Whiteout Conditions

Yesterday was fairly improbable. First, the obvious reason:

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Eclipse through an Android

As it turns out, the solar eclipse was pretty cool looking, but it didn’t really translate through the camera of an Android phone.

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Speaking of androids…

During mid-afternoon northern Indiana’s sky slowly dimmed and then got brighter again all thanks to the approximately 80% coverage the eclipse afforded us at this latitude. Here is me doing my best Daft Punk impression with a welding mask. The protective headgear will probably make an appearance again in 2024 when the encore performance will be much more impressive in Indiana.

2024 eclipse

Path of Totality: 2024 edition

Before the light show had totally ended I pointed my car towards southeast Michigan where I had a city council meeting to attend later that evening. I knew of a summering Whooping Crane that was directly on my route and would have been a lifer, so I decided I would try to pick it up on my way into town. I checked eBird first and then Facebook to confirm its continuing presence, the latter of which told me there was also a Swallow-tailed Kite less than 10 miles away from the crane’s known whereabouts. So I performed a double chase of two improbable birds. The kite was first, and the number one jam of the summer started playing on the radio just as I arrived. I took it to be a good sign considering the events of the day and stark black-and-whiteness of the bird.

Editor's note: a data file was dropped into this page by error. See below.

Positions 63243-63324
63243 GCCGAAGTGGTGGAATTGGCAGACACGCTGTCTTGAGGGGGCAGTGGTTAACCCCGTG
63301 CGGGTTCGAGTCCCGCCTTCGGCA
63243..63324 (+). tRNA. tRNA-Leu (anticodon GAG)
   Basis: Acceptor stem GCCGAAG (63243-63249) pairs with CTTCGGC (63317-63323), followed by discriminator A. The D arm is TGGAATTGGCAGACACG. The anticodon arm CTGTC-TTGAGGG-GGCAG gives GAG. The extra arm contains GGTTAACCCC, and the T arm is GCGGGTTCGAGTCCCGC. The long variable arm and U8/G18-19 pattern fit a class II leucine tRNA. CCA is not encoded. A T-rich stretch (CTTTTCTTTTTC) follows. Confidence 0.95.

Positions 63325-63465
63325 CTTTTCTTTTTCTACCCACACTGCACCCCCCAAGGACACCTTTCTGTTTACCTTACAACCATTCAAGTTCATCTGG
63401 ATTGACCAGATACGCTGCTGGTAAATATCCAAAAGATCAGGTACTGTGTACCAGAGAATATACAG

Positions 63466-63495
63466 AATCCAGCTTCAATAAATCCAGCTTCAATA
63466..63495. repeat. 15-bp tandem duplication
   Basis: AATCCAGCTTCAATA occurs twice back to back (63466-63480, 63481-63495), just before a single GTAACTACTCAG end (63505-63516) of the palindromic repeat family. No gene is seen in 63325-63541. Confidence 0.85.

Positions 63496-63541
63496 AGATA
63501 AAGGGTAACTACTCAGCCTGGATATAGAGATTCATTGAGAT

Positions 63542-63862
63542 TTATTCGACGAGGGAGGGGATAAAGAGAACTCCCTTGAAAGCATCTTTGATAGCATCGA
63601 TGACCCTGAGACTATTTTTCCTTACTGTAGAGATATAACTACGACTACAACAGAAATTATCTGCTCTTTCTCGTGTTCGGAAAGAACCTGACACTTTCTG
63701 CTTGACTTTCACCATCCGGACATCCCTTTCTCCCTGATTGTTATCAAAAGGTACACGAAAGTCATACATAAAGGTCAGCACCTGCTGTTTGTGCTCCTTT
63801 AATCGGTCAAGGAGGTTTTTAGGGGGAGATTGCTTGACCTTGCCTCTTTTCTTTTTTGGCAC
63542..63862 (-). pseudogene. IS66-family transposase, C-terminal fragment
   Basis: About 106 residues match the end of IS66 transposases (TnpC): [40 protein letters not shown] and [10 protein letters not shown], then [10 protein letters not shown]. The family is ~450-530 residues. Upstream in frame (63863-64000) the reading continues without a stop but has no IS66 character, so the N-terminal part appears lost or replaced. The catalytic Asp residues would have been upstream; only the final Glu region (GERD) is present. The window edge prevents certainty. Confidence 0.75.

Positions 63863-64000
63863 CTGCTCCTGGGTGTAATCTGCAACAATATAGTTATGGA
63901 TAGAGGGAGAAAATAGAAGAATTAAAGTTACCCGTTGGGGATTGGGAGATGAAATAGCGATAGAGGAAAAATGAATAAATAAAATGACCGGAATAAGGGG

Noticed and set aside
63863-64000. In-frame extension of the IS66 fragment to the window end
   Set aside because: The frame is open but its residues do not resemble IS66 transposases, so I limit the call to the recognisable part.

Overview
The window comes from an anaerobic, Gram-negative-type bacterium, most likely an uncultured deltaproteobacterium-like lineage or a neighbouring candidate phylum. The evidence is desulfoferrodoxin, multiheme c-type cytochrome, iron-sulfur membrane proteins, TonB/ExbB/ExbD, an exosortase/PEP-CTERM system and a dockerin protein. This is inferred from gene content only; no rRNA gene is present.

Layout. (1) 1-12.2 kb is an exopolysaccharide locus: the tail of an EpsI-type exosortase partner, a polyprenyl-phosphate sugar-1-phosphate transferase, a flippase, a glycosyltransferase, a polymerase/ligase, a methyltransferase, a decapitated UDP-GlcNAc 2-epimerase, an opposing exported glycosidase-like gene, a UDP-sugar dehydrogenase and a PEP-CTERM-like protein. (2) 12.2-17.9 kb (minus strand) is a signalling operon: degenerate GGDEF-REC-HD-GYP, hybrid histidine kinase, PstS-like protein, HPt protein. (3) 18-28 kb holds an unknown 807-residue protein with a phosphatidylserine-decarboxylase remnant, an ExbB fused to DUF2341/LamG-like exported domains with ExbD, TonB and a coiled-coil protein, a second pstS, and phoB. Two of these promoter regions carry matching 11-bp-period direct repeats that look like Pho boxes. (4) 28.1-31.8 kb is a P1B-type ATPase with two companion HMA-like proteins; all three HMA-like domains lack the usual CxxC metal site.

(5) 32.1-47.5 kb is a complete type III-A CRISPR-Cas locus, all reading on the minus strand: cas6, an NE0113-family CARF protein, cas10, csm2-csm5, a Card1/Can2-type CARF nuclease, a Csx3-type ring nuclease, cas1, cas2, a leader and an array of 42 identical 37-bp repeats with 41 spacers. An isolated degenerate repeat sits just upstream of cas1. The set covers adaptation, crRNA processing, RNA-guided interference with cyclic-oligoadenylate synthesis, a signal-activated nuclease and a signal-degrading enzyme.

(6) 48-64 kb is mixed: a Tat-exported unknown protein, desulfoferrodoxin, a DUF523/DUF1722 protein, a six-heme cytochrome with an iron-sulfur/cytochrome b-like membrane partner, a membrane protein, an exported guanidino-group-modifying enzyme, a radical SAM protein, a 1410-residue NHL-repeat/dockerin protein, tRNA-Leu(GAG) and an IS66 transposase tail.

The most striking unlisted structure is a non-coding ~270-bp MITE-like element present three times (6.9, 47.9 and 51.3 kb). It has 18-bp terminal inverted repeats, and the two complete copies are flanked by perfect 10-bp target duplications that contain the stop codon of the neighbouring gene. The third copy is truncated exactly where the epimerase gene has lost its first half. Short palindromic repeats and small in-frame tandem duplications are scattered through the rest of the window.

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Swallow-tailed Kite

The crowd of cars and pile of long lenses let me know right away that the bird was there. This may have been the combination easiest chase/best bird I have ever completed since it was literally exactly where I was going anyway and STKI is just so damn cool. Lifering a bird 1,200 miles out of its normal range with almost no effort on the day of a solar eclipse was just a bit too much, and the birding gods must have agreed, because I whited out on the Whooping Crane. But that just means I can hold on to hope for lifering it as a yard bird when it flies over in the spring, which may or may not be an event more improbable than the combination of things yesterday.

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